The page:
by the tenfold difference between annual new start-ups in the United States and Japan (though U.S. GDP is only about three times that of Japan).
Although Abe proposes legislation, funding, and regulatory action to advance these aims, a gap exists between means and ends. That said, the third arrow represents a striking contrast between the path Japan is taking, and that followed in the United States and EU. One token of intent is Abenomics’s proposed 10-point reduction in Japan’s corporate tax rate, currently the highest among the advanced economies. The U.S. cor-porate rate (35 percent) would then have that distinction, while Japan’s rate would drop to 28 percent—incidentally, China’s is 25 percent.
Although the three arrows are the core of Abenomics, there is another dimension that, while formally unrelated, may indirectly affect it. This dimension is Abe’s declared aim of making Japan’s military establishment “more normal”—that is, similar to the military establishments of other countries—by relaxing the unique restrictions imposed on Japan’s self-defense forces by Article 5 of its constitution. Whether and how this issue is resolved, Japan’s defense budget is likely to experience a slight increase. In past years, the defense budget has hovered slightly below 1 percent of GDP. Henceforth, it is likely to hover slightly above that threshold. This increase in spending and procurement will, of course, be only a small part of the fiscal stimulus embodied in the second arrow of Abenomics. As the increase occurs, however, Japan will be unique among America’s major allies in increasing its defense budget, although as a share of GDP the Japanese figure will still be relatively low.
What are the chances that Abe’s efforts will succeed in reviving Japan’s economy from its torpor? In many ways, the obstacles facing Japan are even greater than those faced by the United States and EU. Japan’s zero-growth stagnation has lasted much longer (since 1990) than the subprime crisis afflicting the United States and EU, to which Japan was much less exposed. Japan’s protracted stagnation spawned chronic deflation, thereby imposing unique disincentives to consume or invest: When future prices are expected to decline, current spending tends to be postponed.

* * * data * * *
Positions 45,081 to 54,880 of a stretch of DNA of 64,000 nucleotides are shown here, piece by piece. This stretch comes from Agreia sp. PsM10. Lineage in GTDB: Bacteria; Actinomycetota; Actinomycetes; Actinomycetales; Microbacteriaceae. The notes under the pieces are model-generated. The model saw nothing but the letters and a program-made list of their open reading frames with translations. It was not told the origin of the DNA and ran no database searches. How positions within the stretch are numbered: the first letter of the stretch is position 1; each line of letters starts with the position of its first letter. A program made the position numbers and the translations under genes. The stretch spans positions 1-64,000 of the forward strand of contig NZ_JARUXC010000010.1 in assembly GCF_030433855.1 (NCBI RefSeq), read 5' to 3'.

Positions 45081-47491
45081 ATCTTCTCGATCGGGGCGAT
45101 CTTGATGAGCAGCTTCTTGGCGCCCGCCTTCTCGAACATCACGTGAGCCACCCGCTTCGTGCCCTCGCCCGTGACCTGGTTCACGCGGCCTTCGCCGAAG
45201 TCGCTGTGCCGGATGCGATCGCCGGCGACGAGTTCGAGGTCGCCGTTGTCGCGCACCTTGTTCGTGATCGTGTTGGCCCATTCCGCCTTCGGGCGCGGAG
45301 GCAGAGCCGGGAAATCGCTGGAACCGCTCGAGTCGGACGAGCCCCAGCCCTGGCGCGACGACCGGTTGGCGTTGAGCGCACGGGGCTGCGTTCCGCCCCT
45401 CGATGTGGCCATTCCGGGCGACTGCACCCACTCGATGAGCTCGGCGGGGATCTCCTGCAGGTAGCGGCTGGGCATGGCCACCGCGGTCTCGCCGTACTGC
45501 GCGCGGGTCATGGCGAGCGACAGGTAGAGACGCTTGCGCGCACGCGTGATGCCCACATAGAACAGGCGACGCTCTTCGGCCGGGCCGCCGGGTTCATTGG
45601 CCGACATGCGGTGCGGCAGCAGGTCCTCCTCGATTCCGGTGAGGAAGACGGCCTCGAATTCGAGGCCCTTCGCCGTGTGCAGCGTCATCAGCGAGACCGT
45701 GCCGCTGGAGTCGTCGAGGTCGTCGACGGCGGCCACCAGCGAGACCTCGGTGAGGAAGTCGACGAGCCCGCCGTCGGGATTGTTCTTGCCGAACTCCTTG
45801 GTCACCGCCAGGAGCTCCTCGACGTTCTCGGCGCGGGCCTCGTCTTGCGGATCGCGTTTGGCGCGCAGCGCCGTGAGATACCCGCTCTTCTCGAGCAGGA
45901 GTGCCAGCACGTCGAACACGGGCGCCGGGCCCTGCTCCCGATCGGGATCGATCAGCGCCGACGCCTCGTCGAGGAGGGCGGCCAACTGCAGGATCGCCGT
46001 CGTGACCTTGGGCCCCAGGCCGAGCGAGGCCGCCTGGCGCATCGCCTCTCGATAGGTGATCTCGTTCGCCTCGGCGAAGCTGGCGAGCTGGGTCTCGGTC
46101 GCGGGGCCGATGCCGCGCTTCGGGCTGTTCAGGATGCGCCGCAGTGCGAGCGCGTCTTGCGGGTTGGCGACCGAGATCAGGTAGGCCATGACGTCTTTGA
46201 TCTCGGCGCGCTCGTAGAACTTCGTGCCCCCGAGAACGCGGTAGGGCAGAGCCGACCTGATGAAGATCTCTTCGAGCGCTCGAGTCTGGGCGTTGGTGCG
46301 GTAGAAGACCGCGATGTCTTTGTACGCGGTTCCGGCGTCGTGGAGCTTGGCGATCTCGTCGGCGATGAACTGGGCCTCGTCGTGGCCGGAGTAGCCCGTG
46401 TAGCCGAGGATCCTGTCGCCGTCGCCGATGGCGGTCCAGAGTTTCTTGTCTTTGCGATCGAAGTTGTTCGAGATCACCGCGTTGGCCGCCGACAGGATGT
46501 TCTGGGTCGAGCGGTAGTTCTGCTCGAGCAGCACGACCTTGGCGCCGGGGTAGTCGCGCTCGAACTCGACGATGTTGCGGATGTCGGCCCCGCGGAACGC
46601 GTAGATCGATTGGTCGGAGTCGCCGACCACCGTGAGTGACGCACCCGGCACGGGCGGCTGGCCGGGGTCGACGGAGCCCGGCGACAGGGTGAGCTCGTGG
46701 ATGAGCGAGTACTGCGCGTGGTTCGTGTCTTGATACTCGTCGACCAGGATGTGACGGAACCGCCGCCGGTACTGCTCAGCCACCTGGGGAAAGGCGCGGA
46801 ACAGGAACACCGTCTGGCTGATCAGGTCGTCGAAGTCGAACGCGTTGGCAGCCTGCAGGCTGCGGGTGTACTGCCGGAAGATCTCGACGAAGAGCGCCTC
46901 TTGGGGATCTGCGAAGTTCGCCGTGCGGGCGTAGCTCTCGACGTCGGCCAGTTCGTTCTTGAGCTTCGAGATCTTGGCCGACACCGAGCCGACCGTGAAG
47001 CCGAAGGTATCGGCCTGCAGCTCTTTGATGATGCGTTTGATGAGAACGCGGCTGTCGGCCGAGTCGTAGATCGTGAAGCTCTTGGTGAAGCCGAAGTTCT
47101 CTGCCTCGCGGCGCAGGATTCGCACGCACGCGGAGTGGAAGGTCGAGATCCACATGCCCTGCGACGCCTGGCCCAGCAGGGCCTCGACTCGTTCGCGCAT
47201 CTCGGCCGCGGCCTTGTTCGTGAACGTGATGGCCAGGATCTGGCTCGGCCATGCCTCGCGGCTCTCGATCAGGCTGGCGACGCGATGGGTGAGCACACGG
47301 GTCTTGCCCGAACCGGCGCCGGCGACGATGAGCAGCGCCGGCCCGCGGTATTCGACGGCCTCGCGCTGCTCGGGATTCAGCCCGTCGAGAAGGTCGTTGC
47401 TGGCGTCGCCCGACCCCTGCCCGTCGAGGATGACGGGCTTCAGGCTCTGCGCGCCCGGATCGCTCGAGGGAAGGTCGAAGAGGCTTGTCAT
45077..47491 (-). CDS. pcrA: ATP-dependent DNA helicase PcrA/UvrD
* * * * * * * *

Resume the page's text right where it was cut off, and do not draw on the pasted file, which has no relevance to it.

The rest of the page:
Japan’s revival is further impeded by acutely unfavorable demographics: a declining and aging population, and a rising dependency ratio of the elderly relative to the working-age labor force. Mitigating these conditions will require measures beyond Abenomics. Japan’s difficulties have been aggravated by the tsunami and nuclear disasters of 2011. And the ability of Japan’s world-class companies to uplift and drive the economy has been eroded by aggressive competitors in the United States, Korea, Germany, and China.
Yet Japan also has significant advantages in responding to these challenges. Abe’s political position has been strengthened and secured for at least three more years by the Liberal Democratic party’s dominance in both the upper and lower houses of Japan’s Diet. Furthermore, his ability to implement the three-arrows program is less constrained by special interests, lobbies, and labor (company unions are prevalent in Japan, rather than the national trade unions of the West). While business leaders profess strong support for Abenomics—especially some of its tax and structural reforms—their plans eschew any reliance on government subsidies or bailouts. The Nikkei’s rise of 32 percent since Abe became prime minister in December is a bellwether of Japan’s collective expectations about the economy.
If and as these expectations become reality—including evidence of military “normalcy”—Japan’s prominence in the global arena will be enhanced. The sun that has been setting may rise again. Still, a realistically optimistic assessment of the chance of success is likely to hover slightly above fifty-fifty.
Charles Wolf Jr. holds the distinguished chair in international economics at the RAND Corporation and is a senior research fellow at the Hoover Institution.